Tesla has withdrawn a lawsuit filed in January against ex-Autopilot Director Sterling Anderson after the electric car maker, reportedly, found no “wrongdoing” over initial allegations of breach of contract. According to a statement made by Aurora Innovation LLC via Bloomberg, “Tesla has withdrawn its claims, without damages, without attorney’s fees, and without any finding of wrongdoing”.
Both parties have reached a settlement that will bring the litigation to an end. Aurora, the self-driving car startup that Anderson left Tesla for, agreed to reimburse the cost of an audit to “demonstrate the integrity” of its intellectual property. Tesla has confirmed the settlement and says it has been paid $100,000.
“Under the settlement, Mr. Anderson’s contractual obligations to Tesla will remain in place and will also be extended to Aurora, with additional specific protections being added to ensure there are no further violations,” Tesla said in its statement. “The settlement also establishes a process to allow Tesla to recover all of the proprietary information that was taken from the company, and it provides for Aurora’s computer systems to be subject to ongoing audits to monitor for any improper retention or use of Tesla’s property.”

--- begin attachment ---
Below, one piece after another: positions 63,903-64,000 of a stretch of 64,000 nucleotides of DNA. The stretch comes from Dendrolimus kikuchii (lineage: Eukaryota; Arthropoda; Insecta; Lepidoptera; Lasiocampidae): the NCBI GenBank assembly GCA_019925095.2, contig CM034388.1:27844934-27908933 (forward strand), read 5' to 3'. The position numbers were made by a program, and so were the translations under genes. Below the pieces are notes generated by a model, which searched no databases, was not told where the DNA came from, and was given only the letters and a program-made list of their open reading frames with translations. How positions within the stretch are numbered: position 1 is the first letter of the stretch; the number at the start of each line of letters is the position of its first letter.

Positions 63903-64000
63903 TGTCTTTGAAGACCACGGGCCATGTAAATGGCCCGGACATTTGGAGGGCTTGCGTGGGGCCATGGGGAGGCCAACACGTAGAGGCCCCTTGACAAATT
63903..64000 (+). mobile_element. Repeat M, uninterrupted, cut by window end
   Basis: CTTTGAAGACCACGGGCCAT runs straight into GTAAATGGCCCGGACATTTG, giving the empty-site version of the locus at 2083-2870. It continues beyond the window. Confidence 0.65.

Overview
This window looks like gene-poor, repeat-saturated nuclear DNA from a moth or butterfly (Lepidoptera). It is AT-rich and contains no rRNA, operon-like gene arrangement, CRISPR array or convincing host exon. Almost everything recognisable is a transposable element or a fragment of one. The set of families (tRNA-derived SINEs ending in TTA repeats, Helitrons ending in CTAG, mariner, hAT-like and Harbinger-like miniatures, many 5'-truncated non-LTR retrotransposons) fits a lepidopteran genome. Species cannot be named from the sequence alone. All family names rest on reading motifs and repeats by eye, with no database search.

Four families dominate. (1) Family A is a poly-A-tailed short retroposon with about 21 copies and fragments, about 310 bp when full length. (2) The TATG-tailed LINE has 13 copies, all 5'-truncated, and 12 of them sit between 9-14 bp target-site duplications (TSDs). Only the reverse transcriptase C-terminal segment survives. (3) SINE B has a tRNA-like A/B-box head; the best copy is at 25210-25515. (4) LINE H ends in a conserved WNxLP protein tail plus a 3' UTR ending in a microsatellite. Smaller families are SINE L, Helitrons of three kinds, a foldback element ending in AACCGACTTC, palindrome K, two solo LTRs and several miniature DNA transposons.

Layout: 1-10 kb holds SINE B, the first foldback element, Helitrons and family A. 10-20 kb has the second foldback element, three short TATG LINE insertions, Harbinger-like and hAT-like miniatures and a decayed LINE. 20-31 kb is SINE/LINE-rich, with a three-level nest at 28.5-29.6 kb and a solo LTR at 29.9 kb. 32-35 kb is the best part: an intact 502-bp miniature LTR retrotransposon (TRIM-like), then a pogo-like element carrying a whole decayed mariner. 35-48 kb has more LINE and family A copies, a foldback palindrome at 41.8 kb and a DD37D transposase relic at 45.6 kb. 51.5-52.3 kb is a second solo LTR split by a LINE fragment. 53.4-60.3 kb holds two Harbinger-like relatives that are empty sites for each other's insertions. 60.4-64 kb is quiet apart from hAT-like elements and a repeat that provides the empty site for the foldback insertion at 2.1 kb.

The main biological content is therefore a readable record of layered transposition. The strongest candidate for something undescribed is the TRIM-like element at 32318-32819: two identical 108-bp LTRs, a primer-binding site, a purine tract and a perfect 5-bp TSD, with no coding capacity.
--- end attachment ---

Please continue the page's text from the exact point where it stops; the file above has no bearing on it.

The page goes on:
Competition for qualified autonomous driving engineers in Silicon Valley is white hot. Waymo, the self-driving division of Google, is suing Uber, alleging that one of its former engineers, Anthony Levandowski, downloaded thousands of files from its servers before he abruptly left the company at the end of 2015. Levandowski then helped establish Otto, a startup that makes self driving systems for heavy duty trucks. Uber bought Otto last year and has made great progress with its own self driving systems since then.
Waymo says that’s no coincidence, since Uber is using technology pirated from it by Levandowski, a charge with Uber hotly denies. To add spice to the saga, Levandowski recently claimed his Fifth Amendment privilege against self incrimination when asked about the purloined files in court.
Tesla found itself in a similar situation after Anderson left the company at the end of 2015 to form Aurora Innovation with former head of Google’s self-driving car program, Chris Urmson. Aurora Innovation was a named defendant in the litigation. When Anderson cut ties with Tesla, three other engineers from Tesla’s Autopilot division followed him out the door. One of those three later had a change of heart and returned to Tesla.